Nutrient management and water quality are two topics that have been spotlighted recently and are issues that deserve attention. There is no doubt agriculture plays a role and has a responsibility to do its part to address certain concerns.
There are many ways that proper nutrient management can help increase water quality — too many to cover in one article. Given the time of year, let’s discuss manure application in winter months.
What to consider
There are many factors to consider when using manure as a soil amendment. The biggest and maybe the most unpredictable is the weather.
As I sit here and type this article, I look out my office window and it is sunny and 15 degrees. Yesterday at the same time it was 57 degrees and raining!
If nothing else we definitely have a wide variety of weather in northeast Ohio.
Many times this kind of volatility in weather inhibits manure application. No land application should occur if there is greater than a 50 percent chance of one-half inch of rainfall within 24 hours.
Also, no application should be done on soil in which the top 2 inches is saturated from rainfall or snowmelt.
Lastly, no surface applied organics should be spread on frozen/snow covered bare soil.
If you’re a livestock producer and are forced with storing manure it is in your best interest to have ample storage. Usually four to six month storage is enough to offset weather constraints.
Keeping nutrients in place
When it is suitable to apply, how can we insure that the manure/nutrients stay where they will help increase soil fertility?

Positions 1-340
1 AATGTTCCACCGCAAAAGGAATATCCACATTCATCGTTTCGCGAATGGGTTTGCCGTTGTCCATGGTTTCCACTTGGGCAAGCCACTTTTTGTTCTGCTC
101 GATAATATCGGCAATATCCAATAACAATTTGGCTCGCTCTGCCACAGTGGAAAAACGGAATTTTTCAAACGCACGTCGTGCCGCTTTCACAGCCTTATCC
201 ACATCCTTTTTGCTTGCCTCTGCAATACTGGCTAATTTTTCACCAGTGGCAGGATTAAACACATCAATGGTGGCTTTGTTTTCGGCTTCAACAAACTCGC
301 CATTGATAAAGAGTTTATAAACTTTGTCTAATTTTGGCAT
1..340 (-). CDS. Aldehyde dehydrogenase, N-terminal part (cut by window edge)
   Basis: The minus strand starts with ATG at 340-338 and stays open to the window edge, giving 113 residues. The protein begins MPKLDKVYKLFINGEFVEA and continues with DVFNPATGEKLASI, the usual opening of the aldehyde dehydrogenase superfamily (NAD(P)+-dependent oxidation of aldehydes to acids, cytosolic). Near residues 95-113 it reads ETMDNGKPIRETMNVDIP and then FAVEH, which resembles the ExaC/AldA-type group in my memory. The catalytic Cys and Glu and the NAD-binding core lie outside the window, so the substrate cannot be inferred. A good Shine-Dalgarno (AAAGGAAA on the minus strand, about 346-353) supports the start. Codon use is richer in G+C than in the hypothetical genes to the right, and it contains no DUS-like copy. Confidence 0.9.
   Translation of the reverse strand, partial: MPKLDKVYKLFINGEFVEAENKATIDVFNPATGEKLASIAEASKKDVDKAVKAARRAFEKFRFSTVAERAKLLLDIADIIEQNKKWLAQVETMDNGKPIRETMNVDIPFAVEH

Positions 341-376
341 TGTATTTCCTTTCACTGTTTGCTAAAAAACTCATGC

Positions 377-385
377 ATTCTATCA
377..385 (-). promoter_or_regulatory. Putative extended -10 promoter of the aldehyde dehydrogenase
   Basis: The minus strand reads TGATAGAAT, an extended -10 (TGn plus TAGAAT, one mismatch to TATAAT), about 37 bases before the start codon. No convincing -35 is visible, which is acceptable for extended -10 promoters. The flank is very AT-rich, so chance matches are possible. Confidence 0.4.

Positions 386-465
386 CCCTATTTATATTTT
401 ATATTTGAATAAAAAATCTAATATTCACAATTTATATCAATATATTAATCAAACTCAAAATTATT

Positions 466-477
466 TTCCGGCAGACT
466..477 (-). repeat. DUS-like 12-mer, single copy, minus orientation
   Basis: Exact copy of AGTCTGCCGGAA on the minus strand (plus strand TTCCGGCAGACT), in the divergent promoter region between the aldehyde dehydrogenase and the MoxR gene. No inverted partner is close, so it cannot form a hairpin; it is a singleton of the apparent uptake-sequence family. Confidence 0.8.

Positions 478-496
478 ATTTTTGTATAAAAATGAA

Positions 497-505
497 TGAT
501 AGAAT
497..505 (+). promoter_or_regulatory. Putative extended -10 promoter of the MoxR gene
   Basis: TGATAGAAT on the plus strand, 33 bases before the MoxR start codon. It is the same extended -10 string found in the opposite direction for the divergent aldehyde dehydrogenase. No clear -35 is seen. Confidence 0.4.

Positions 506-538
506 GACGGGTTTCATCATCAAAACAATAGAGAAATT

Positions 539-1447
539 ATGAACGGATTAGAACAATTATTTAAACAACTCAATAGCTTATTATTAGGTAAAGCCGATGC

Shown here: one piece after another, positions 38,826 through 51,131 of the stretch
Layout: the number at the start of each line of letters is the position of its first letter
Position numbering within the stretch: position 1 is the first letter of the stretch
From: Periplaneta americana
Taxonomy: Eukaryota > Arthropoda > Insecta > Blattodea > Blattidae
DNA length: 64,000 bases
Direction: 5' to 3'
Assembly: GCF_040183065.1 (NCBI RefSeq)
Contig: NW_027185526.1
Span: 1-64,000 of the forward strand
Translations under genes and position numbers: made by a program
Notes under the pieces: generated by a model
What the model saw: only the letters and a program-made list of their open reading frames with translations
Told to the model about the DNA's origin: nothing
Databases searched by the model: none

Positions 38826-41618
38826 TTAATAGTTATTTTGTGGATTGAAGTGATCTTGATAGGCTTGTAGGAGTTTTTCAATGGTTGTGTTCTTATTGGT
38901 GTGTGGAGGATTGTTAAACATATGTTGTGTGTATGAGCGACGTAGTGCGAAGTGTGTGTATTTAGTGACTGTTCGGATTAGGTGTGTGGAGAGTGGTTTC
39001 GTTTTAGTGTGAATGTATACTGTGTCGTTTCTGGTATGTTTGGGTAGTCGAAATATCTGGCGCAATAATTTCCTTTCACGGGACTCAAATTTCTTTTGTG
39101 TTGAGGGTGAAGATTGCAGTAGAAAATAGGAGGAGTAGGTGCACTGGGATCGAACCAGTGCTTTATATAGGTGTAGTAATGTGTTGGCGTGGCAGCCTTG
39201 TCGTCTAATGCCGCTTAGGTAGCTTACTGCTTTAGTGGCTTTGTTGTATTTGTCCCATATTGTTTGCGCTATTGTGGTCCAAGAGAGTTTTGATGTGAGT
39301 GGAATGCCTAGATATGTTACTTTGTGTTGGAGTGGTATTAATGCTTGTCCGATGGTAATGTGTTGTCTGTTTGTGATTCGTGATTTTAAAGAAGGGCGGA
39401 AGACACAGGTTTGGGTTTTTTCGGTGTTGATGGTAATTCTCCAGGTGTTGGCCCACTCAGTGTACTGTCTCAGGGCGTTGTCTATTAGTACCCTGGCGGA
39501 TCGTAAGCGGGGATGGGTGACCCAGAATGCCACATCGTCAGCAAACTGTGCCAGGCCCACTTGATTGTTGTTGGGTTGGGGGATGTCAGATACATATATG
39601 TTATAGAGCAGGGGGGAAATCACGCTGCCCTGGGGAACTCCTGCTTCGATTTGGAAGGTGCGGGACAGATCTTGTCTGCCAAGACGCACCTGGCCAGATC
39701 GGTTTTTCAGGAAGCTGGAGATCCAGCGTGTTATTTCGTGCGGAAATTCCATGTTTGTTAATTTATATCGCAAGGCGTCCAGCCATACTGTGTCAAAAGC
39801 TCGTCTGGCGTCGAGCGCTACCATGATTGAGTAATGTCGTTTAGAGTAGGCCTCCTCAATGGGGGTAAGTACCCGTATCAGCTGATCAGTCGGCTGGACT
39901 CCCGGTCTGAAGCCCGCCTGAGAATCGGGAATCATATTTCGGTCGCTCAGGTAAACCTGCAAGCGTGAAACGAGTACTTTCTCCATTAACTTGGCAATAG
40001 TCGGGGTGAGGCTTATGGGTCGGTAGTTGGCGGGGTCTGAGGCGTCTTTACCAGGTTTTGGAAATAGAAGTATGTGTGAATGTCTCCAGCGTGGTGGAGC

It only makes sense we want the manure to remain where it is applied for it to be most profitable.
There are some best management practices that should be followed to insure manure remains a soil amendment and not a pollutant.
According to Ohio Administrative Code, “agricultural pollution” occurs when there is failure to use management or conservation practices to abate the degradation of waters of the state, including animal manure.
A person must be mindful of this and consider several variables when land applying manure. Use ways to limit mobilization of the applied nutrient.
Fields that have substantial residue going into winter will be way better suited for application in marginal weather.
Active cover crops are a great way to diminish physical runoff. Well established ryegrass, oat and/or cereal rye are examples of covers that help reduce field erosion.
Corn stalk fodder is another residue that aids keeping soil/nutrients immobilized during the dormant winter months.
Even when manure is applied on these more ideal fields, setbacks should be used. Using some key setbacks to sensitive areas in the field is essential to maintaining nutrients. No application within 200 feet of any streams, ditches and surface inlets.
When spreading close to a lake or pond with a vegetative barrier, a minimum of 35 feet is required and with no barrier, 200 feet is required. At least a 200-foot setback is to be maintained from any residence and private well.
One setback that may be just as crucial as any other is a minimum of 200 feet of all grassed waterways. Another setback to be noted is in regards to public wells and surface waters for drinking for which a minimum of 300 feet is required.
Setbacks are measured from top of bank, not centerline or water’s edge. All of these setbacks deal with land application; manure injection has different and varied amounts.
Only a few of the variables that need to be considered for land application of manure have been discussed here.
In an attempt to maximize investment return and minimize pollutant potential other items to consider, but not limited to: characteristics of material, land availability, topography, cropping rotation, soil status and application method.
Also if application is occurring in a watershed that has been deemed in distress there are additional management practices that have to be followed.
If you have questions about proper ways to store and utilize manure as a nutrient on your operation please contact your local county soil and water office.
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